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Profile: Mullan
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User Name: Mullan
Forum Rank: Advanced Member
Gender: None Specified
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Joined: Wednesday, November 23, 2011
Last Visit: Tuesday, February 26, 2019 4:19:04 PM
Number of Posts: 115
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  Last 10 Posts
Topic: Does anyone recognize this quote from Sartre?
Posted: Tuesday, February 26, 2019 4:19:04 PM
Hi Sandra,
thank you very much! It helps a lot. I was interested in reading a translation of the whole thing in my native language, now I know what to look for.
Cheers :)
Topic: Does anyone recognize this quote from Sartre?
Posted: Friday, February 22, 2019 8:59:49 AM
I'm looking for the source of this quote:
"The world is unjust; if you accept it, you become an accomplice. If you want to change it, you become an executioner."
Does anyone recognize it?
Topic: Does anyone recognize what poem this is from?
Posted: Friday, February 22, 2019 8:55:06 AM
I'm looking for the source of this quote. I'm pretty sure it's a translation from Russian, I just don't know the author or title. It was quoted in a book. Does anyone recognize it?

I know in Hell I will be
An artist of Hell-wide repute.
They will seat me under a tree
And issue me a gold flute.
Topic: Does anyone recognize this quote from Mandelstam?
Posted: Friday, February 22, 2019 8:52:53 AM
I'm looking for the source of these two quotes. One is definitely Mandelstam, the other probably also Mandelstam. By source I mean the Russian title(s). Does anyone recognize these lines?

***

People who are hungry, who are sick,
Will kill, will suffer cold, will hunger.
And in his famous grave
The unknown soldier will be laid.

***

Our only kin is what is in excess.
Ahead lies no downfall, but a misstep,
And wrestling for sufficient air
Is not a glory that impresses others.

And overstocking consciousness
With half-waking routine living,
Do I have no choice but to drink this slop,
And eat my own head under fire in battle?
Topic: "stand opposing each other"
Posted: Tuesday, January 8, 2019 3:57:09 PM
It's possible. Too bad I can't think of a way to translate it into my native language and preserve the double meaning. Anxious

Anyway, thank you so much for help!
Topic: "stand opposing each other"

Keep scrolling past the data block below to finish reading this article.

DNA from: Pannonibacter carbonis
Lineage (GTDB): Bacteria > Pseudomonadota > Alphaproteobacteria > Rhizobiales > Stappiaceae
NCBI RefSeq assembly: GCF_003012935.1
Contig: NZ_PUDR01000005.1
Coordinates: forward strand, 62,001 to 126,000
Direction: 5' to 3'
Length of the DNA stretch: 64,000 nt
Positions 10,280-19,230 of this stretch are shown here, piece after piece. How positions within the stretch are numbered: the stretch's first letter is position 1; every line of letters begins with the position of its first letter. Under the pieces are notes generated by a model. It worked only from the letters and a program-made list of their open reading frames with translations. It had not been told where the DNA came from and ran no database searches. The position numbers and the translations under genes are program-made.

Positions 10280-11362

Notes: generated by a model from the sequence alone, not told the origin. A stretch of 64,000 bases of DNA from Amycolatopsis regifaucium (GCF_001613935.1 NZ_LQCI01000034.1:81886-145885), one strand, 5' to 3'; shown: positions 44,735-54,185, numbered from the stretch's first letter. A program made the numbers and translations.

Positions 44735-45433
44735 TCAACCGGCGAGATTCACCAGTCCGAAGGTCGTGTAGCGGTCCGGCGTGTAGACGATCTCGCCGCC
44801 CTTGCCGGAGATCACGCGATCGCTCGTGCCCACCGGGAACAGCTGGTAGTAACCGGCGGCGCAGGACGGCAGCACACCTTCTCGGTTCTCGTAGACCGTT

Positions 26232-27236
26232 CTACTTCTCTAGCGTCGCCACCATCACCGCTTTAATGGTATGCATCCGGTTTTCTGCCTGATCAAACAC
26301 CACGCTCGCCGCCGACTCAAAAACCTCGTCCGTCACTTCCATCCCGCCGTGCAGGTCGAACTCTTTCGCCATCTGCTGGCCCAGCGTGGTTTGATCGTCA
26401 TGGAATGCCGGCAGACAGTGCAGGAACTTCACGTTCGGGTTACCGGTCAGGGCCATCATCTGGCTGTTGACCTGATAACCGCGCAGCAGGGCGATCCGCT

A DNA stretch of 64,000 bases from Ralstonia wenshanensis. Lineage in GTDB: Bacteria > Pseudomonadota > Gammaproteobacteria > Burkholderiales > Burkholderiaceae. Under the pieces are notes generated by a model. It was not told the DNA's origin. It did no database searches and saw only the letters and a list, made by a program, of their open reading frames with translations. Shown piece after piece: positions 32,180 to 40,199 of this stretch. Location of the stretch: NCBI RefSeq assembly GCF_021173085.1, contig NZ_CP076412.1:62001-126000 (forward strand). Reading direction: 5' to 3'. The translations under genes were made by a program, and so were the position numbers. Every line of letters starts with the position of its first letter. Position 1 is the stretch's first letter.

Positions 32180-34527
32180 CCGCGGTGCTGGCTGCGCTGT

Posted: Sunday, January 6, 2019 12:18:34 PM
The thing is, the context allows for both options. X and Y indeed are opposing parties in the court case. But the sentence that follows ("They look each other in the face") made me think that maybe this is more about where they are standing in the courtroom.

Since you're saying that "opposing" usually means "being opponents", I guess this was the intended meaning.

I'm not sure but "in court" also made me think that this sentence isn't about literally standing somewhere. Because if it was about standing, it would be "in the courtroom", not "in court"? I don't know.
Topic: "stand opposing each other"
Posted: Sunday, January 6, 2019 9:42:18 AM
Hi!

In the below sentence, is "stand opposing each other" used in the literal sense of standing opposite each other, or in a metaphorical sense of being two opposing parties in a court case? I'm confused and the wider context (it's from a book) doesn't help.

X and Y stand opposing each other in court.
Topic: The word "infect"
Posted: Sunday, June 10, 2018 4:41:52 PM
Aaah, I forgot to check idioms. Thanks for making me aware of it! Anxious
Topic: The word "infect"
Posted: Sunday, June 10, 2018 1:20:28 PM
Hi,
I'd like to know if the word "infect", in a metaphorical sense, ever goes with positive emotions, attitudes, etc., as in "She infected me with her love of literature" for example.
I've checked in the dictionary that it does go with emotions but all examples were of negative emotions. And when I do a Google search even on a phrase like "infect them with my love of", all results are about STDs, so I'd welcome opinions from people who are native English speakers and/or know the language well.

Cheers,
Mulan
Topic: To draw a curtain across
Posted: Tuesday, December 13, 2016 2:15:42 PM
snafu22q wrote:
What I'm trying to say (rather clumsily) is that if the phrase is NOT used as a metaphor - no assumptions can be made. If someone told me they 'drew a curtain across', I'd ask, 'across what?'.

In the text I am translating (by the way, it may have been written by a non-native English speaker - I'm not sure) the phrase is used just like that: "drew the curtain across," followed by the next clause. It has the literal sense (before the character does that, she stands in front of a window for some time), and it is significant to the meaning of the text. I assume that the phrase is meant to describe closing the curtain, and I think I'll go with this assumption since there seems to be no way of confirming it.

Thanks for shedding some light on the use of this phrase! I found your replies helpful because I rarely have the opportunity to listen to such "everyday" English, e.g. describing movements and physical actions on objects, so the use of phrases like this is sometimes difficult to grasp for me.